Bacterisk+ system developed by Molendotech
The quality of bathing water around the South West coastline has come under increasing scrutiny in recent years.
With concerns over public and environmental health rising, a new project is looking to develop a remote, faster and more efficient means of testing the region’s seas and alerting authorities to any potential health hazards that are discovered.
The new initiative is being developed by Molendotech Ltd and the University of Plymouth, who between them have considerable expertise in marine autonomous systems and advanced water testing technologies.
Its aim will be to offer remote near real-time water quality assessments through an autonomous water sampling and testing device that builds on existing technology already developed by the project partners.
The project will leverage the use of Bacterisk, a near real-time bacteria risk assessment kit that provides an assessment of water quality in 15 minutes (instead of other methods that currently take longer than 48 hours) and adapt it to allow the remote assessment of water quality.
In Devon and Cornwall, there are 150 bathing water sites and monitoring the water quality of all the coast in near real time would be challenging and costly.
Bacterisk is already being used by water utilities and other stakeholders in the UK to reduce the risk of public health for water users as current methods deliver a late response and are not adequate at protecting the health of the population.
The new system could allow water samples to be collected from the seabed to the surface as frequently as every 30 minutes. The results would then be communicated automatically to those responsible for identifying and managing public health issues. 

We are very pleased and excited to secure this funding. It will enable us to complete the development of an automated version of our water testing technology. This will allow a step change in water quality monitoring and is something the water industry and stakeholders need. Having real-time, frequent assessment of bathing water quality from different locations will allow the development of meaningful water quality maps that users and regulators can use to inform decision making and guide practices. It will be great to be working with collaborators at the University of Plymouth to develop this innovative device.

Simon JacksonSimon Jackson
Chief Scientific Officer at Molendotech

Molendotech is a spinout company of the University of Plymouth, and works out of two University-managed facilities – the Brixham Laboratory in Devon and the Health and Wellbeing Innovation Centre in Truro, Cornwall.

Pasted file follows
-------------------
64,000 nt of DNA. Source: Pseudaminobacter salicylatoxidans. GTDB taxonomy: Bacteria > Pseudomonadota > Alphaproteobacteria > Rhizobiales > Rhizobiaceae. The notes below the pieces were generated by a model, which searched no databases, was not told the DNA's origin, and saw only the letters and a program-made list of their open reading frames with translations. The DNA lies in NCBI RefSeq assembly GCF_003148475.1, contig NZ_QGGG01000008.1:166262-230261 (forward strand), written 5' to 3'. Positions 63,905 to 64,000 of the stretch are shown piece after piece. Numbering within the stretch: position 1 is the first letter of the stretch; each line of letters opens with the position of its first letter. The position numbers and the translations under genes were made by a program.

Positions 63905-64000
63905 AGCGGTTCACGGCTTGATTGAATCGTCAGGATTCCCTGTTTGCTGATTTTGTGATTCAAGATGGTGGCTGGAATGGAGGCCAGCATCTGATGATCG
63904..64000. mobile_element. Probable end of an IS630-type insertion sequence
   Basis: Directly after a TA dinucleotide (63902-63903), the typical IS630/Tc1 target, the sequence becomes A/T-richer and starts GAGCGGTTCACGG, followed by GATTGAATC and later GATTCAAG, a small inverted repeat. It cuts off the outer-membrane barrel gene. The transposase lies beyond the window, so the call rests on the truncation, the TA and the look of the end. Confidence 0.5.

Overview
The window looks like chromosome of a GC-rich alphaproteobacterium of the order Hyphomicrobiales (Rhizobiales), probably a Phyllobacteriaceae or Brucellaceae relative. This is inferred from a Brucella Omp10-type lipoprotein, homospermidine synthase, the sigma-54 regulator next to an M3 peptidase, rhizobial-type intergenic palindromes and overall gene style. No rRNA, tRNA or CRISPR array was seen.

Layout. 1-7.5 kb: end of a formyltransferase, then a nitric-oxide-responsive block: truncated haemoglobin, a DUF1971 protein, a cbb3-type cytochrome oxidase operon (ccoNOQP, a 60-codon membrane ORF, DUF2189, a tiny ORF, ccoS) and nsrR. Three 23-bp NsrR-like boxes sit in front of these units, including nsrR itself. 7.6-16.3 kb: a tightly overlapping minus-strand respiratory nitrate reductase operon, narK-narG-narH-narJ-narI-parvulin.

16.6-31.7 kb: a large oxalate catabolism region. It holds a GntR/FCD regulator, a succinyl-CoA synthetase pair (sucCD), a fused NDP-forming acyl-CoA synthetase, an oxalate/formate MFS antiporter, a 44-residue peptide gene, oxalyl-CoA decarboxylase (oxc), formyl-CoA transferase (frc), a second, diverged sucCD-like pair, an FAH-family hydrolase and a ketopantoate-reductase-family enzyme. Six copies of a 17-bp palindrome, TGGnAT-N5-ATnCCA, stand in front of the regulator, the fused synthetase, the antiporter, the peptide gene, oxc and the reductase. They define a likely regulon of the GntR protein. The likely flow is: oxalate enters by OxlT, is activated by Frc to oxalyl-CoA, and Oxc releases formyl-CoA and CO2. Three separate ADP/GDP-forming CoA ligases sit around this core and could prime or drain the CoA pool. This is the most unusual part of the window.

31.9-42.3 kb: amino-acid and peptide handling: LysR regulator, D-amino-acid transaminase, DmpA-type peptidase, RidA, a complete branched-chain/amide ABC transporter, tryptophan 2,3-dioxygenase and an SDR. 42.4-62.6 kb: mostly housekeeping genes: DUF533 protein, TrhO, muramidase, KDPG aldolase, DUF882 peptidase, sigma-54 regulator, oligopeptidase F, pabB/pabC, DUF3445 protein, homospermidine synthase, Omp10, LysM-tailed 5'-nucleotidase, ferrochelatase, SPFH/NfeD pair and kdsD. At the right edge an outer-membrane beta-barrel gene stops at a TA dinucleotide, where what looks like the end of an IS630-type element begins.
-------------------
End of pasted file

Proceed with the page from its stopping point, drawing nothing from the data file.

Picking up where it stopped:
The company develops rapid pathogen testing technology and Bacterisk is an easy-to-use, portable and rapid test to monitor and detect pathogens found in water and deliver quick and accurate results.
Through this new project, that system will be combined with expertise at the University which has resulted in the development of significant advances in marine autonomous systems.
The result will be a floating device that can autonomously collect water samples, process the samples and transmit the resulting data to shore.
This would not only advance public confidence in bathing water quality, but also significantly reduce carbon emissions in comparison to using a boat or manual sampling regime.

The quality of bathing water in the UK has been a hot topic for many years. This funding will allow us to work alongside Molendotech to develop their cutting edge Backterisk+ monitoring system into a fully autonomous product, utilising the considerable expertise at the University of Plymouth in marine autonomy. The product we plan to develop will potentially allow real-time monitoring of bathing waters for water users, rather than the current weekly measurements. Therefore, providing faster detection of potential health hazards and improved safety for water users.

Keiron FraserKeiron Fraser
Associate Professor (Education) in Marine Conservation

The project is one of 12 to have been offered a share of almost £1.85 million of funding from the Innovate UK Launchpad for the Great South West. This Innovate UK Launchpad provides innovation support and funding tailored to the local area’s strengths in marine and maritime, and more information is available at

How does Bacterisk+ work?

The patented endotoxin detection technology has the potential to transform the way we assess and respond to bacterial contamination. Unlike traditional culture-based methods, the technology makes testing safer, faster and more flexible. There’s no waiting for lab results, no need to grow potentially harmful pathogens and no complicated kit to set up.
Bacterisk+ system developed by Molendotech